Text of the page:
This is a sensitive subject. The capuchin lab at Yale has been built and maintained to make the monkeys as comfortable as possible, and especially to allow them to carry on in a natural state. The introduction of money was tricky enough; it wouldn't reflect well on anyone involved if the money turned the lab into a brothel. To this end, Chen has taken steps to ensure that future monkey sex at Yale occurs as nature intended it.
Monday, June 06, 2005
Vice is Elsewhere -- More-or-Less Permanently
Our final class meeting in the 2005 version of the Regulation of Vice course at the University of Chicago took place last week, and the exam is scheduled for Tuesday. With the summer ahead and a semi-sabbatical in store for next year, I will try to devote myself to finishing up the book I have been composing (decomposing?) on vice policy. Ryan has elected to graduate on Saturday, instead of hanging around as my research assistant -- there's no understanding the priorities of youth. And so, for me at least, it seems to be a propitious moment to step aside from blogging. Yes, to the delight of dozens, Vice Squad as we have come to know it will cease to exist. For your vice policy fixes, please visit the links on the sidebar. Pete at Drug WarRant will be particularly worth checking out as the implications of today's Supreme Court decision filter down.
If I may, let me take a second to mention how enjoyable this blogging gig has been for me. I feel close to many people whom I have never met, thanks to their e-mails or their blog posts. My co-bloggers, Nikkie, Mike, Ryan, and the taciturn Bernard have been wonderful and supportive. Many readers wrote in with suggestions and criticisms -- I am much obliged. Will Baude, despite his own stubbornness in graduating last year, deserves thanks for showing me the blogging ropes and leading by example. In this case, I will ignore Hamlet and use a man after his desert: thanks Will.
The end of Vice Squad as we know it does not mean the end of Vice Squad categorically. I hope to continue to post occasionally, and welcome the co-bloggers to continue to post whenever they are so moved. But I think that we will do a better job of backing away from blogging than Andrew Sullivan appears to have done, though not as well as Jacob Levy has managed. Will Baude and Jacob Levy, incidentally, are jointly responsible (via blog posts) for my current reading of Czeslaw Milosz's The Captive Mind -- more evidence of the beneficial influences of blogospheric activity. I hope that somewhere along the line, Vice Squad has had some positive influence, too.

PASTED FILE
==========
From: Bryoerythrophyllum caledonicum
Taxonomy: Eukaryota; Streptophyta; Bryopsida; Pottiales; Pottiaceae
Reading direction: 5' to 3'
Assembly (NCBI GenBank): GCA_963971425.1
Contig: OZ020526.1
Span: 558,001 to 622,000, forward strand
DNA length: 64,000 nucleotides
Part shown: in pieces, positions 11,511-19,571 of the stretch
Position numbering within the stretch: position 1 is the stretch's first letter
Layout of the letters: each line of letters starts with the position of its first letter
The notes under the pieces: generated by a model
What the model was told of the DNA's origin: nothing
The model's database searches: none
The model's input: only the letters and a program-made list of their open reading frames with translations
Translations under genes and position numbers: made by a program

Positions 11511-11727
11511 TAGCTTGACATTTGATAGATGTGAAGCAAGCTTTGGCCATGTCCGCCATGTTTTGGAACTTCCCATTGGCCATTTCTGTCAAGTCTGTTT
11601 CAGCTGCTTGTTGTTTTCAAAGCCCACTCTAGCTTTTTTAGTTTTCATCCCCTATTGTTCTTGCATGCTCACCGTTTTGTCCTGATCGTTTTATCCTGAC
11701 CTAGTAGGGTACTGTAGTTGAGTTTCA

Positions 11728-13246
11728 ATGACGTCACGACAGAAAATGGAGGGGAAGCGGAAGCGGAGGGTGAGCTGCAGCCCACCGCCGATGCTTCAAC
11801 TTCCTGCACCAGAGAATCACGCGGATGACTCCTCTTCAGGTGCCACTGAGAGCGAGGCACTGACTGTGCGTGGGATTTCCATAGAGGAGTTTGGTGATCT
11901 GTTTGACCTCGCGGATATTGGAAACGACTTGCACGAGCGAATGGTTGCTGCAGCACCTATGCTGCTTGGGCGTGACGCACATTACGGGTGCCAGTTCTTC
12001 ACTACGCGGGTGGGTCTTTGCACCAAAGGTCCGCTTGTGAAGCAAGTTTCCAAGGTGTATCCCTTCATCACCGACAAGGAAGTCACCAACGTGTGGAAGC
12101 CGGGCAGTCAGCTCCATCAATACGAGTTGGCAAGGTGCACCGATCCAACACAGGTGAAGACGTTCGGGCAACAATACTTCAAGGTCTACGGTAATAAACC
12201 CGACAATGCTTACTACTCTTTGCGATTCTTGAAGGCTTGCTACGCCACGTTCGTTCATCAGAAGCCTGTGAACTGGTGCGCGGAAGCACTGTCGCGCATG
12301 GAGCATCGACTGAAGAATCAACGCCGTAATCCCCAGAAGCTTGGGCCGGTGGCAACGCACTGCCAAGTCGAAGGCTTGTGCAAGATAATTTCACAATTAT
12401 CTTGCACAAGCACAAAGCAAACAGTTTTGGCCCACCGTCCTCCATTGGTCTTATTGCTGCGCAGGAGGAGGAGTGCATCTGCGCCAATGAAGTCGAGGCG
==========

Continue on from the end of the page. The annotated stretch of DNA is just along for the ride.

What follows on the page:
Supremes Happy to Add to the Misery of Deathly-Ill People...
...by denying them access to medical marijuana. Will Baude has the initial word, and links to the opinions.
I'm disappointed but not really surprised or even angry at the Supreme Court. It isn't the Supreme Court's fault that our drug laws grossly violate the most elementary standard of justice, that one shouldn't be punished unless one has done something wrong.
Here's the opening to Justice Thomas's dissent:
Respondents' Diane Monson and Angel Raich use marijuana that has never been bought or sold, that has never crossed state lines, and that has no demonstrable effect on the national market for marijuana. If Congress can regulate this under the Commerce Clause, then it can regulate virtually anything -- and the Federal Government is no longer one of limited and enumerated powers.
Sunday, June 05, 2005
Legal Developments Around Poker
Those small stakes poker tournaments popular in some restaurants will now be legal in Minnesota. Maybe Colorado ought to think about a similar law.
Meanwhile, the owners of the most-popular online poker website intend to take their company public. They thought they might achieve a valuation of $10 billion, but the possibility that the US government will hound them is scaring off fund managers. The company has more than 1000 employees, most of them in India and Gibraltar. In another example of vice complementarities, the original start-up money came from one of the owners' earnings from online pornography.
Wednesday, June 01, 2005
Football and Alcohol
European-style football, that is. Turns out that some ancient version of kickball is quite popular in other parts of the world, including Scotland, where two of the perennial powerhouses are Glasgow-based Celtic and Rangers. (Together, these teams are known as the "Old Firm.") Many European kickball teams have corporate sponsorships, and the corporations are prominently featured on the teams' uniforms. Further, many kids (and even some adults) enjoy wearing replica jerseys from their favorite teams. Celtic and Rangers are sponsored by Carling, a beer brand owned by Coors. OK, if you are still with me on this, the problem is that not all parents are keen on having their youngsters run around with Carling adverts festooned on their replica kit. Especially Muslim parents. Now the Old Firm has responded, by offering a limited supply of replica jerseys sans beer company advertising.
Obscenity in Kansas
Having wasted $45,000 already in a star-crossed grand jury attempt to pin obscenity convictions on the owners of the Lion's Den adult superstore, Dickinson County, Kansas, is back in court. This time it is the county prosecutor who is bringing the charges. (Hey, isn't all this obscenity litigation diverting resources from some anti-evolution squabble?) Yesterday, the Lion's Den proprietors pled 'not guilty,' and requested to be tried by a jury of their peers.
Evolution Update: The Lion's Den in Abilene, Kansas, used to be a Stuckey's.